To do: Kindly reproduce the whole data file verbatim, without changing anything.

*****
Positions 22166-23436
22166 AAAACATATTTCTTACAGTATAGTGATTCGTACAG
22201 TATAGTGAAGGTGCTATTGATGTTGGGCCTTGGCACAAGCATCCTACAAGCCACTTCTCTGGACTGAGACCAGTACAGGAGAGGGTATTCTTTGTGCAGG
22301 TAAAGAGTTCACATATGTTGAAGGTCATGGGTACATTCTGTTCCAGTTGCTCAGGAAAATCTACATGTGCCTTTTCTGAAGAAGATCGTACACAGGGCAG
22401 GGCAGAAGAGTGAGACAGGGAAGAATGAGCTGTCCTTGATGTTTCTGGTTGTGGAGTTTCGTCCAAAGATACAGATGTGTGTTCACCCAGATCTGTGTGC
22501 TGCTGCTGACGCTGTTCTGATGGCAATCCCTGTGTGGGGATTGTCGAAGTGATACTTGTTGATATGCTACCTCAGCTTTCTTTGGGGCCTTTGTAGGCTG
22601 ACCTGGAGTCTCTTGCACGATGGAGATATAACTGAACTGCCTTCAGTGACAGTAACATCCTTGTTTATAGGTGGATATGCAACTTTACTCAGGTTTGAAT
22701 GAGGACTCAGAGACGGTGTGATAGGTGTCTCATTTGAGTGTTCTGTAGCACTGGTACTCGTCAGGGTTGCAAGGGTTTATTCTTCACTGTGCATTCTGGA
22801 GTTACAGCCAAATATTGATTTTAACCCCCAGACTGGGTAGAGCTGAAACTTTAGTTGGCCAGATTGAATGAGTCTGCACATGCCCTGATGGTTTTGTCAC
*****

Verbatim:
Positions 22166-23436
22166 AAAACATATTTCTTACAGTATAGTGATTCGTACAG
22201 TATAGTGAAGGTGCTATTGATGTTGGGCCTTGGCACAAGCATCCTACAAGCCACTTCTCTGGACTGAGACCAGTACAGGAGAGGGTATTCTTTGTGCAGG
22301 TAAAGAGTTCACATATGTTGAAGGTCATGGGTACATTCTGTTCCAGTTGCTCAGGAAAATCTACATGTGCCTTTTCTGAAGAAGATCGTACACAGGGCAG
22401 GGCAGAAGAGTGAGACAGGGAAGAATGAGCTGTCCTTGATGTTTCTGGTTGTGGAGTTTCGTCCAAAGATACAGATGTGTGTTCACCCAGATCTGTGTGC
22501 TGCTGCTGACGCTGTTCTGATGGCAATCCCTGTGTGGGGATTGTCGAAGTGATACTTGTTGATATGCTACCTCAGCTTTCTTTGGGGCCTTTGTAGGCTG
22601 ACCTGGAGTCTCTTGCACGATGGAGATATAACTGAACTGCCTTCAGTGACAGTAACATCCTTGTTTATAGGTGGATATGCAACTTTACTCAGGTTTGAAT
22701 GAGGACTCAGAGACGGTGTGATAGGTGTCTCATTTGAGTGTTCTGTAGCACTGGTACTCGTCAGGGTTGCAAGGGTTTATTCTTCACTGTGCATTCTGGA
22801 GTTACAGCCAAATATTGATTTTAACCCCCAGACTGGGTAGAGCTGAAACTTTAGTTGGCCAGATTGAATGAGTCTGCACATGCCCTGATGGTTTTGTCAC